Number of paupers' funerals increase in North East amid poverty and rising costs

By Claire Miller & Nick Sommerlad & Mark Magill & Sonia Sharma

The number of paupers' funerals arranged by councils in the North East went up by almost a fifth last year, according to latest figures.

There were 200 such funerals carried out across the North East in 2020, up from 172 in 2019 and the highest number in at least five years.

Experts said they feared low income, the rising cost of funerals, and increasing numbers of people living and dying alone were behind a longer term trend in paupers' funerals.

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Officially known as “public health funerals”, these ceremonies are arranged by councils for those who die in poverty or with no next of kin.

Funerals take place often without flowers, sometimes without even a service, and the dead may be laid to rest in unmarked or “common” graves shared with others.

The oldest person whose funeral was arranged was 91 in Northumberland, while the youngest, in Newcastle, was just 31.

The costs of providing the funerals may be repaid when next of kin are found, or later claimed back from the deceased’s estate.

Councils that provided details had spent £58,642 on arranging funerals in 2020, although some of those costs may have been later reclaimed.

Northumberland arranged the highest number of funerals at 45, up by 55% in a year from 29, while Hartlepool, up from two to seven, saw the biggest increase.

Nationally, there was a sharp 26% rise in these sad events during the year the worst pandemic in a century gripped Britain.

Using the Freedom of Information Act, data from 362 out of 371 councils across Britain showed there were 5,875 paupers' funerals last year.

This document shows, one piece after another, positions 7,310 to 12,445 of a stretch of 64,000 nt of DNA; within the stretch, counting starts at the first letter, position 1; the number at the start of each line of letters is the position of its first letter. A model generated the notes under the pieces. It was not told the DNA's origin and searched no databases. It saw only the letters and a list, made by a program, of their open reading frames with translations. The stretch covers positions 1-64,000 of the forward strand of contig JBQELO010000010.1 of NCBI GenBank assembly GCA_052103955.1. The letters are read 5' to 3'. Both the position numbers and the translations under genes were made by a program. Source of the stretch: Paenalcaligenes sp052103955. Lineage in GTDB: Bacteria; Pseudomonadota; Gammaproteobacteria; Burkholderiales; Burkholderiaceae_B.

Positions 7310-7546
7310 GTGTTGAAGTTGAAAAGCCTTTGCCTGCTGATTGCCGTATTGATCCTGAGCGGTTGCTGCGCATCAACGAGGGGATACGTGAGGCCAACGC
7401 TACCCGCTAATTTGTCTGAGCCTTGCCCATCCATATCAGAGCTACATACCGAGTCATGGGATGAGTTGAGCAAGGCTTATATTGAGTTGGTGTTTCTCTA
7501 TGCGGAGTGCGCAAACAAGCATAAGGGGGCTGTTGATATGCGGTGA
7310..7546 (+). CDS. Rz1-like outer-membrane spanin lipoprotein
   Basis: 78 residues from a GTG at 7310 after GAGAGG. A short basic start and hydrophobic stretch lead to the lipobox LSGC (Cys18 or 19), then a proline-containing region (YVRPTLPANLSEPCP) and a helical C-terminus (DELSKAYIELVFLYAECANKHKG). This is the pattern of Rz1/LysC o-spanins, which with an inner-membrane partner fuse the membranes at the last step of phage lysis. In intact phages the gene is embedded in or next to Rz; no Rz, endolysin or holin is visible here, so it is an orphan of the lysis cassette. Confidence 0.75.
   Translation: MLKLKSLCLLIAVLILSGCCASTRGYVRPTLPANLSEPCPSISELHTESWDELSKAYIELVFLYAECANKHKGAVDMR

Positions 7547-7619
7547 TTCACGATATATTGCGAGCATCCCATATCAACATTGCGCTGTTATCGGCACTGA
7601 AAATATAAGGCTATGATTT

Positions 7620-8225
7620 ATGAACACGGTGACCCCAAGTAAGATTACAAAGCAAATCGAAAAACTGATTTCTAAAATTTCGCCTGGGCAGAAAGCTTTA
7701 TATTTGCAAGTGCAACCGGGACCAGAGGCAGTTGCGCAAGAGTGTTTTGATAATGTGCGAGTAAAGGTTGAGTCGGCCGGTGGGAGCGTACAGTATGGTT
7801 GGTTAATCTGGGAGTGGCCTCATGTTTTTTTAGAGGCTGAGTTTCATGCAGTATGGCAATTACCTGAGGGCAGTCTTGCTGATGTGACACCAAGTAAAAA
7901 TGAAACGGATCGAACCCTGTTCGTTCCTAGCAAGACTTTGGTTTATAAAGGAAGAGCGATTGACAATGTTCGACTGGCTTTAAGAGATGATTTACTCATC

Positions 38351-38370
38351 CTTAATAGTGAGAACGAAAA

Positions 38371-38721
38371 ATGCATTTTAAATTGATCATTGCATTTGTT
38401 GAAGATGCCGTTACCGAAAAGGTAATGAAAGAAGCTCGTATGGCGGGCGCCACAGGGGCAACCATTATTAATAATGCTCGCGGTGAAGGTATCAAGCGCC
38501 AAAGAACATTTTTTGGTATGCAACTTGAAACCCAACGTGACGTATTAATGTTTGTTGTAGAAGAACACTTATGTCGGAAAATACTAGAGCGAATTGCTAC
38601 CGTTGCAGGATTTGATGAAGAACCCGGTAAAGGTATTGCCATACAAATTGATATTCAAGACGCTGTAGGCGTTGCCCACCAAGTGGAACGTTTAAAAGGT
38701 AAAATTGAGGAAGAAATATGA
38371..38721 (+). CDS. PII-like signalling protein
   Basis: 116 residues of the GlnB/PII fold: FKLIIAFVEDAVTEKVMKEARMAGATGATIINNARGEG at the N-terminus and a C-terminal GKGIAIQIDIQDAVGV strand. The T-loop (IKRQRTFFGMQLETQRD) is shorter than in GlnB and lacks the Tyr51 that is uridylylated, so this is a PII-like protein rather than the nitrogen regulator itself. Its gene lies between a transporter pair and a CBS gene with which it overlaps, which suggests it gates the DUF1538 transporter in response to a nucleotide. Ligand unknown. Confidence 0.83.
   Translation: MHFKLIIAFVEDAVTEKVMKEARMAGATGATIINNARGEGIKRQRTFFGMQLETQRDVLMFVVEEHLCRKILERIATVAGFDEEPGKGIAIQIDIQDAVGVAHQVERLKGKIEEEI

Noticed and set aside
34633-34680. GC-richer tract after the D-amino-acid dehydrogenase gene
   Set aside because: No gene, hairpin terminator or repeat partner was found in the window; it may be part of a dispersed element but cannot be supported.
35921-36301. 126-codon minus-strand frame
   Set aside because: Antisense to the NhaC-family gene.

Among the youngest to have one in 2020 was "Baby Ruja" who died on the same day she was born in Doncaster in September last year and was cremated four months later.

The oldest included 101-year-old Frances Oldridge in Southampton and 103-year-old Maxima Andreo in Barnet, north London.

Some people are turning to cheaper direct cremations, where a body is collected and the ashes returned without a service.

The Department for Work and Pensions offers means-tested support in some cases, such as the death of a child or where the family claims certain benefits.

Funeral director Jeremy Field admitted the cost of funerals was a factor in the rising numbers of public health funerals.

He said: “For a lot of people finding £3,500-£4,000 at short notice is not easy. With a lot of people losing their jobs, that does not help.

“The Government help for funerals for people on certain benefits does not cover the costs and the number of people who qualify for it has decreased. I think that's pushed more people into public health funerals."

He accepted there was "possibly" a stigma attached to them, but said: "On the day of the funeral, they wouldn't really know it's a public health funeral.

“You can't have the ashes returned to you if you have a public health funeral. And if it's a burial and you don't own the grave plot then you can't have a headstone.

"I remember one funeral for a veteran. He had no-one. My funeral director was a standard bearer at the British Legion and he arranged for someone from the legion to pay respects.

“Funerals are all about gathering together. When there is no-one there it doesn't help shape the perception that life is important. But people find themselves in these positions.”

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